At the entirely opposite end, if cancer plays the role of the “cause”, the time-lapse to occurrence of anemia is much shorter. The process doesn’t go unnoticed – at least not for too long. Anemia, in this case, may be either the consequence of the actual cancer growth or an adverse event caused by the therapy employed for tumor-kill. One of the examples of anemia caused by the actual cancer growth is the case of some hematologic malignancies. For some reasons that we know and for many reasons that we do not, the process responsible for the making of our blood cells can be hijacked to produce malfunctioning clones of blood cells that cannot sustain blood physiology and body survival. Many times such a hijacked blood cell making process defaults to the making of “bad clones” to the detriment of making red blood cells, a process that will determine the occurrence of anemia. Would this anemia lead to hypoxia and cause inflammation? Absolutely! Would this intensify the “bad clone” making? Very probable that… yes, it will. Without immediate intervention, such a situation can be fatal in a matter of weeks to months.
When anemia is an adverse event of cancer treatment
Lastly, and potentially the most often encountered relationship between cancer as a “cause” and anemia as a “consequence”, is the instance when we deal with a tumor that we believe we can defeat. Nothing less than it sounds. This is war! The default is generally: “Take it out! All of it and as much around it as possible”. While many early-stage cancers can and will be taken out for good (i.e. non-melanoma skin cancer, very early stage breast or renal cancer, etc.), we can only wish that things would be as simple and as easy all the time. They’re not. It is the intuition, the instinct or flat out the facts that sometimes clearly show us that not all the cancerous cells were removed. That is surely NOT because of the improper surgical procedure, but because of that inflammation, I told you about earlier. It is that modified environment that was fed by the wrong diet and lack of exercise that allows the tumor to grow in funky ways, spreading beyond the visible that we can explore, and unleashing myriads of free-moving tumor cells everywhere. At such a point, most of what we can do is to irradiate, intoxicate, or mark tumor cells for disposal by our own immune system. As you would guess, the first two are the options widely implemented today and they both lead to impaired red blood cell production and, thus, anemia. To ensure higher rates of success in prolonging life, two or more chemotherapies are often used and – although one of them may not have an impact on red blood cell formation – chances are that the combined effect of the overall chemotherapy regimen will still be causing anemia. Far from being the only challenge, anemia management is nonetheless one of the most difficult tasks for the healthcare personnel involved in cancer patient care.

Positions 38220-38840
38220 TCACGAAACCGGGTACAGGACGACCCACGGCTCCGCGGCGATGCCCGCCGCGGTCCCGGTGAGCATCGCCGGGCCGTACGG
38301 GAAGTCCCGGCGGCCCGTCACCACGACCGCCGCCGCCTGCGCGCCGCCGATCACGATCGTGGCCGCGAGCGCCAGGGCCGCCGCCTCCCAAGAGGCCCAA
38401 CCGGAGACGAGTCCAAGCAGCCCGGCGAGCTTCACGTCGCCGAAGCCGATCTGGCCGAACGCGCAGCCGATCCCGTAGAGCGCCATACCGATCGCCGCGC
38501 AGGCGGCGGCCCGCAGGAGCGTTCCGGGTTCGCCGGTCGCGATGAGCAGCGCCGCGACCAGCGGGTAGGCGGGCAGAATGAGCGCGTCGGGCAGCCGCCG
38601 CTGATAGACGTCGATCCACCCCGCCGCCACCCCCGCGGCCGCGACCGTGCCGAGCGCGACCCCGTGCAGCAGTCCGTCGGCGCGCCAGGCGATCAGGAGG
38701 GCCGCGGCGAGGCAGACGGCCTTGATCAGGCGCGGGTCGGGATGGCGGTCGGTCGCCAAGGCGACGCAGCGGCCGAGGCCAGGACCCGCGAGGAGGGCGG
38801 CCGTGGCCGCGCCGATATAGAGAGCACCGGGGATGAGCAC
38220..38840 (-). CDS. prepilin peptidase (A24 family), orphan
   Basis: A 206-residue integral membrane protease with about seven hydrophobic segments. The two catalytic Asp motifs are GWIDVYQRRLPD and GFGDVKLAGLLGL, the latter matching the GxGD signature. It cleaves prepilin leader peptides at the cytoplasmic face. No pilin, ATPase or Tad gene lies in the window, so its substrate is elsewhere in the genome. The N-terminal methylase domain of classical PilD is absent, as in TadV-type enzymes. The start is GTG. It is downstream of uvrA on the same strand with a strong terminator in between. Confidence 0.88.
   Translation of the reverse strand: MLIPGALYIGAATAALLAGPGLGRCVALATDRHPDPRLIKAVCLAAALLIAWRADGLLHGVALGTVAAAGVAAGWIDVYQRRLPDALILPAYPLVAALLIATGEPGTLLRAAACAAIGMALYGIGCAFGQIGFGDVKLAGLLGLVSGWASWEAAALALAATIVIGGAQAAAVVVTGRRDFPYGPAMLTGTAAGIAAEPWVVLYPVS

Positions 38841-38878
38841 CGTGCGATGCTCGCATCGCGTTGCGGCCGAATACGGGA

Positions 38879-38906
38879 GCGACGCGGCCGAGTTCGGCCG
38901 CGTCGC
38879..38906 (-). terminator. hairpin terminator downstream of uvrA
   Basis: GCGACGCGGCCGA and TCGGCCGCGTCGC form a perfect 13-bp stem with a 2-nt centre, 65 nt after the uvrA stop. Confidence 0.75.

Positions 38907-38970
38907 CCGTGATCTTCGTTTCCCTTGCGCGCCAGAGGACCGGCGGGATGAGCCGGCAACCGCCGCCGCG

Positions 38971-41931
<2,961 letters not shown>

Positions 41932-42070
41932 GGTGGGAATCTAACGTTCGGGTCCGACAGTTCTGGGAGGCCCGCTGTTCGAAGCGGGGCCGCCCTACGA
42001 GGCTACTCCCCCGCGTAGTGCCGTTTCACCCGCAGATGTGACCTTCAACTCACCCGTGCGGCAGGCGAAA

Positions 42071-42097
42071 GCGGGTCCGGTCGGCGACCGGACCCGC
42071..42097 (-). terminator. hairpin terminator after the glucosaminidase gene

I will surely expand more on adult anemia prevention and management in the coming posts. Remember to share what you learned and stay in touch. As always, send me your questions and I will do my very best to answer them promptly. Stay healthy until next time!